Sometimes you know exactly what you're doing, and you know exactly how to do it. Other times you give it your best shot, and hope for good results

When we released Spread for SharePoint v1 we entered a new market with a product that we feel offers considerable benefits to our customers. At the same time, we recognize it as a product that requires guidance from our customers to help us refine it's direction. We have received considerable feedback, and we are working to implement your suggestions. Spread for SharePoint v2 is our first release in this feedback-driven process.

A consistent message we received was that customers want a web part that binds to SQL Data Tables and provides the ability to write changes back to the Data Tables. That feature is the primary feature addition to Spread for SharePoint v2.

When you enter Edit Mode for the web part, the Tool Pane allows you to specify your binding type: SharePoint List or SQL Data Table. For this sample, I will bind to a SQL Data Table. This is achieved by specifying the SQL Server Name and the Database Name. The web part queries the meta data from the SQL Database and populates the Table Name dropdown with the database tables and views that can be used as a binding source.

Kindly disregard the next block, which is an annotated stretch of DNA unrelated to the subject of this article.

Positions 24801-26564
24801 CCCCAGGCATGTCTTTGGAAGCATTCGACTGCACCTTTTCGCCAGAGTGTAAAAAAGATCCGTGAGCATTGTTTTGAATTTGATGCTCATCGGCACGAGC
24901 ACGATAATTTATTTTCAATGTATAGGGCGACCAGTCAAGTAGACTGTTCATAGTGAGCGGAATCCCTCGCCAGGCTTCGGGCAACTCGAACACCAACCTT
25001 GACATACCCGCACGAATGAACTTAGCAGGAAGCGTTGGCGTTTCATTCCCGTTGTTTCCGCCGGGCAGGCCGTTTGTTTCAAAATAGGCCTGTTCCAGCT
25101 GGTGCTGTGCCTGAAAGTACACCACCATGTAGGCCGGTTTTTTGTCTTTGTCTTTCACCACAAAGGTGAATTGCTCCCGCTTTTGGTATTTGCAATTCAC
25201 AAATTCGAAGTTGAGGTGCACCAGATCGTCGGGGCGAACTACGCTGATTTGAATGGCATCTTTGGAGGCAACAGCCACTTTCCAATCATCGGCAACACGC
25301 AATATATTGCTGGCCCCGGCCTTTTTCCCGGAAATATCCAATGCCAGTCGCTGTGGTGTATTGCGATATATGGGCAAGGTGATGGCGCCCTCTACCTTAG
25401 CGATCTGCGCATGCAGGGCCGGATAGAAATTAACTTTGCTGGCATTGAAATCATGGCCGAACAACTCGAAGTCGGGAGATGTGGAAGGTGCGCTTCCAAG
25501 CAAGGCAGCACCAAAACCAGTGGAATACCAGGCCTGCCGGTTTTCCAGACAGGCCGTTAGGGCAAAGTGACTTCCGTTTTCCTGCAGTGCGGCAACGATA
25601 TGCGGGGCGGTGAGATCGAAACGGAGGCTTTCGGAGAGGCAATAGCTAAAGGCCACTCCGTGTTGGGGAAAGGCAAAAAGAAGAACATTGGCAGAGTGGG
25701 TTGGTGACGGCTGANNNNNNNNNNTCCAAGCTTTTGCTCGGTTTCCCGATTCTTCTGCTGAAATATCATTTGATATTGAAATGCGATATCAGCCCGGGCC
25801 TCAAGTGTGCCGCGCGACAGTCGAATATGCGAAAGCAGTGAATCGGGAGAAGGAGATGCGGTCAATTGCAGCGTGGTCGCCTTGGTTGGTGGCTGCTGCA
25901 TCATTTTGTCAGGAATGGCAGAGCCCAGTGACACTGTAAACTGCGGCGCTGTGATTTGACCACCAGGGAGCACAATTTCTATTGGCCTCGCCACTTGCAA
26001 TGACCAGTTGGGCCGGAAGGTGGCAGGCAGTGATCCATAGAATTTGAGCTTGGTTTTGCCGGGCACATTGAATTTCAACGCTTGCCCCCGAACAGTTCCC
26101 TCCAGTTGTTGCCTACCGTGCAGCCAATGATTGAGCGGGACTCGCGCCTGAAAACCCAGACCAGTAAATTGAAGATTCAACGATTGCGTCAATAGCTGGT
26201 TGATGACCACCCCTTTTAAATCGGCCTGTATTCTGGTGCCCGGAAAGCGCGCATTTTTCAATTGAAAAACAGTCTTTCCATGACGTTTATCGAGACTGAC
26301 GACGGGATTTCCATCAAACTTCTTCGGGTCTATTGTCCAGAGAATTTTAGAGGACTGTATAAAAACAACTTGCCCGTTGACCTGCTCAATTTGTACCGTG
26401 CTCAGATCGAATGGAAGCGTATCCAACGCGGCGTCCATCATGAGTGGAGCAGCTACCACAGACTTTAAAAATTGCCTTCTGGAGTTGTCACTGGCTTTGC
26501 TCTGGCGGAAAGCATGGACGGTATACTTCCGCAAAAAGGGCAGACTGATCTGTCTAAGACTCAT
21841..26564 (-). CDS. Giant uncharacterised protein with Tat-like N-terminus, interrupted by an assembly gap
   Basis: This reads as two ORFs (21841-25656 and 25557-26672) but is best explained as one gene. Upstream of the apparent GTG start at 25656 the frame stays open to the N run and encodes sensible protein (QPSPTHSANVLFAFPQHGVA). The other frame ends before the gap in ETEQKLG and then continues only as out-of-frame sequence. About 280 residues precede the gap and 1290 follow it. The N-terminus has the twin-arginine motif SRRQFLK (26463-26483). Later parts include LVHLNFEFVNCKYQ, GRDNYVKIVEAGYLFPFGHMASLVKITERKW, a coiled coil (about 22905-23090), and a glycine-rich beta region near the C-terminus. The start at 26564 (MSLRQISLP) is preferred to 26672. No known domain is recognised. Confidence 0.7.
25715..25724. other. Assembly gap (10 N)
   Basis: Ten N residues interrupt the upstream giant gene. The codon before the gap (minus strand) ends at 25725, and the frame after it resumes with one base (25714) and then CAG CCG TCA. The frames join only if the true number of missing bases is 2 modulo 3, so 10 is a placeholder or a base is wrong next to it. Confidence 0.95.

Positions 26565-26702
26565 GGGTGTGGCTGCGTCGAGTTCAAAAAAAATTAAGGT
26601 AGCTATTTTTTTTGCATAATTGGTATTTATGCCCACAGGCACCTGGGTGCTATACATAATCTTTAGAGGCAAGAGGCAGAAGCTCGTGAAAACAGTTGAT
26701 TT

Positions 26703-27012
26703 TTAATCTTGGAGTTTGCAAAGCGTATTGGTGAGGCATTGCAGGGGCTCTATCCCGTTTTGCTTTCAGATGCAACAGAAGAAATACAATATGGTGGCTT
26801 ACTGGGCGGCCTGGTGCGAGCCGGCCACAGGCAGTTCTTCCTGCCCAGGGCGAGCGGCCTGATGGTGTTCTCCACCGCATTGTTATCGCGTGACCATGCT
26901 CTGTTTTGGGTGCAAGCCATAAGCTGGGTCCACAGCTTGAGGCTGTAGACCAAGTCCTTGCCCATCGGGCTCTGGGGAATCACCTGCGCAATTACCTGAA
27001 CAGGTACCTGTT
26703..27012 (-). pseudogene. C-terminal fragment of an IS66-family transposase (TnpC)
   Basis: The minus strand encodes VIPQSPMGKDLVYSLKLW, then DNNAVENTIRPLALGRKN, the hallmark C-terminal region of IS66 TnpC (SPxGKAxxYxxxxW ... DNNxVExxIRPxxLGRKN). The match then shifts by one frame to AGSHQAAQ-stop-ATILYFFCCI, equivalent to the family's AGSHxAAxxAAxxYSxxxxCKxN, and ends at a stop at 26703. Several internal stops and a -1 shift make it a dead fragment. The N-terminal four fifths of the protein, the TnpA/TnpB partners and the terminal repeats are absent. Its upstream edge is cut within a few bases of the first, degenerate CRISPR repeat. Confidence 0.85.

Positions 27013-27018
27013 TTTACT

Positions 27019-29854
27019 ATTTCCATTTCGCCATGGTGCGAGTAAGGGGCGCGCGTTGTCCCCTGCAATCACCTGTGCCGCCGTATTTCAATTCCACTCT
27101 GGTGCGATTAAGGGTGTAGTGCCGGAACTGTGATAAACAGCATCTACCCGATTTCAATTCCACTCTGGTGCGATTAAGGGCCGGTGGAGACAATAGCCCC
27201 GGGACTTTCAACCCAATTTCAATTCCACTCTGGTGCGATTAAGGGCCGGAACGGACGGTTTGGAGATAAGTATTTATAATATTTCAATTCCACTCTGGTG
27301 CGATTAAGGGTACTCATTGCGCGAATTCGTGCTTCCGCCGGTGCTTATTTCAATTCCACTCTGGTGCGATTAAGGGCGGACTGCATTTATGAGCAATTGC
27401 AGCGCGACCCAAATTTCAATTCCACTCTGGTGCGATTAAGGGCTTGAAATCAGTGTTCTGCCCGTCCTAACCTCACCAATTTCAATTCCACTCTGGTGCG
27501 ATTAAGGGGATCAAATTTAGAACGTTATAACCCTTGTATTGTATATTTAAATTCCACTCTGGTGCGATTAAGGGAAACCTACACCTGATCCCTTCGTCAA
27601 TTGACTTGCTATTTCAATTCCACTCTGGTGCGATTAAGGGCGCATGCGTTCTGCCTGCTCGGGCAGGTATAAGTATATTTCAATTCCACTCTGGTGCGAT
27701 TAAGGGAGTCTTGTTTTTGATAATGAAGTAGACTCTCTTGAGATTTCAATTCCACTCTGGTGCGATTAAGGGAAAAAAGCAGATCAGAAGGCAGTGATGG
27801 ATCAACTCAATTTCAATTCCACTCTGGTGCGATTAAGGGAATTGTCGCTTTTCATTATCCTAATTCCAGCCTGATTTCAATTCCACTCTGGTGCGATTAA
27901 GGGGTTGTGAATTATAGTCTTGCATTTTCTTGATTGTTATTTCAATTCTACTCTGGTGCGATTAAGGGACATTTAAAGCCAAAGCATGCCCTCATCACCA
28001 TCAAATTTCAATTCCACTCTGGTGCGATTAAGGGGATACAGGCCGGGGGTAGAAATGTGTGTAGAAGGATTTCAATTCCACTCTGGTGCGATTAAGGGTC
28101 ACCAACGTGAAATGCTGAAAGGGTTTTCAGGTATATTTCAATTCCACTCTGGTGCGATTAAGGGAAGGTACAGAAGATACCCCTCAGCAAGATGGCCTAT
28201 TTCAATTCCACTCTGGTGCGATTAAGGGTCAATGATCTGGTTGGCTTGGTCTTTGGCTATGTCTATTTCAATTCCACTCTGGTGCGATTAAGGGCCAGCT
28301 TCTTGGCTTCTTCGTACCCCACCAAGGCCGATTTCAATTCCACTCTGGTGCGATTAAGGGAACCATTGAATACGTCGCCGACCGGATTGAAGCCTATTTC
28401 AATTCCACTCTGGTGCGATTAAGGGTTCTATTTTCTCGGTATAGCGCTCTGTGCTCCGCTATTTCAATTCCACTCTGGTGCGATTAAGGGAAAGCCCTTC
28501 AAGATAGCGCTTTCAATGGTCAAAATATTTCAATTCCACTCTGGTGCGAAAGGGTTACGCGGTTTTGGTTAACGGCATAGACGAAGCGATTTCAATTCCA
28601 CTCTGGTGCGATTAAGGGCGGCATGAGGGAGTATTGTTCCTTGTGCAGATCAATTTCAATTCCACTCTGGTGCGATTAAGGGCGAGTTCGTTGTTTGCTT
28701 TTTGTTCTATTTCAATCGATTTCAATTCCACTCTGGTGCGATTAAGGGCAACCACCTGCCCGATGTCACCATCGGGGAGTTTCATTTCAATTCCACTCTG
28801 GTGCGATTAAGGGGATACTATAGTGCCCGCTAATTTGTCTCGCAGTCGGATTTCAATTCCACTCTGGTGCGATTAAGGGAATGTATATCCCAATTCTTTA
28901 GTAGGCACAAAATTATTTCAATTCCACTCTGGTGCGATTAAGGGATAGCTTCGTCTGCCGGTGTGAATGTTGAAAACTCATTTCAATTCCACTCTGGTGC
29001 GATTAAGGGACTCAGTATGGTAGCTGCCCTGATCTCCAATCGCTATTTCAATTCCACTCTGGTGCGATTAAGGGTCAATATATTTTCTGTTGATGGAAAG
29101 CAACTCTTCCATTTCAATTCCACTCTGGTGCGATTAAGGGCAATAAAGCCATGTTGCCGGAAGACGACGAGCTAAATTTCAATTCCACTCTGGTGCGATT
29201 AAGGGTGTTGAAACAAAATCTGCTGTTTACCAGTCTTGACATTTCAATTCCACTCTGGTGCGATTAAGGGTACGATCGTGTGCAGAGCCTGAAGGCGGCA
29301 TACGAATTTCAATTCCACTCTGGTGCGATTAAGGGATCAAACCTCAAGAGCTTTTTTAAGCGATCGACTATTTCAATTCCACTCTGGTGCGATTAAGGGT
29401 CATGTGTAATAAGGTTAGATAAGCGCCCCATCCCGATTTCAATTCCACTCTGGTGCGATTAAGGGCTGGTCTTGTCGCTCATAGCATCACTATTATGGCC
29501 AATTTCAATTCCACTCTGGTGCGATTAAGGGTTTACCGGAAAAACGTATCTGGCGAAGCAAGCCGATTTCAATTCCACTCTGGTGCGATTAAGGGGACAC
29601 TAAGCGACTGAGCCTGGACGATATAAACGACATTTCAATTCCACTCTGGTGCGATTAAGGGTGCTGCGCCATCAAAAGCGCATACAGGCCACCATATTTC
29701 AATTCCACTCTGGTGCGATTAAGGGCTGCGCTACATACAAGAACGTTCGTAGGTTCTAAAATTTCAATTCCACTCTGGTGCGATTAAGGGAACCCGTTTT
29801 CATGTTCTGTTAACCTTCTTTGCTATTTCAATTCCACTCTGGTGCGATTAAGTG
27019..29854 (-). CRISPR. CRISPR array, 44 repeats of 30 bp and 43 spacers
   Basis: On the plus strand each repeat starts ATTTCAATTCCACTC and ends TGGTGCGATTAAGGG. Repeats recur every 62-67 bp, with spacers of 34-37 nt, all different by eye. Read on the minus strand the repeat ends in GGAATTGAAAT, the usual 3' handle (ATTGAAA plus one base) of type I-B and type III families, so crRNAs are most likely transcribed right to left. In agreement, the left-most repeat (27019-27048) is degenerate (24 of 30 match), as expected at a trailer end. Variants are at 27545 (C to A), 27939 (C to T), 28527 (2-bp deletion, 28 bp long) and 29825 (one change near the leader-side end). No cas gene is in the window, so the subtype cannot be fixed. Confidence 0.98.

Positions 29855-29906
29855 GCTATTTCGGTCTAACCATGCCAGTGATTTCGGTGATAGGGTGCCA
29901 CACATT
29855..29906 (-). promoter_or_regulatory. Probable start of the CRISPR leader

Once a table or view is selected, the columns are displayed. The page designer can choose which columns to display, the column index (display location) of each column, and whether there should be a totals footer for each column.

If the ability to write back to the SQL Data Tables is desired (full data binding), then the SQL Commands can then be automatically generated. This creates the basic CRUD (Create, Update, Delete) SQL commands that will be used by the web part to keep the database up to date with changes made in Spread for SharePoint. You can modify the contents of the commands to customize the binding experience.

If grouping of the SQL data is desired, this can be performed from the Group By section of the Too lPane. Specifying grouping from the Tool Pane saves the grouping information with the web part serialization so it will persist in shared views. If the page designer also wants to allow for dynamic grouping by the site users, they can enable the "Show Group Bar" checkbox.

When you apply the settings to the web part, the binding is compete. In the following image, I have also performed dynamic grouping by dragging column headers to the Group Bar.

And in this image, I am illustrating how filtering can also be used with grouping. Notice the filter bar at the top is specifying to filter all items where "CustomerID is equal to 'ALFKI'" and the grouping is being performed on the resulting filtered record items. Also notice that the totals footer is updated to include only the filtered records.

We are excited about the new functionality we have added to Spread for SharePoint, and look forward to more customer input and feedback.

Robby Powell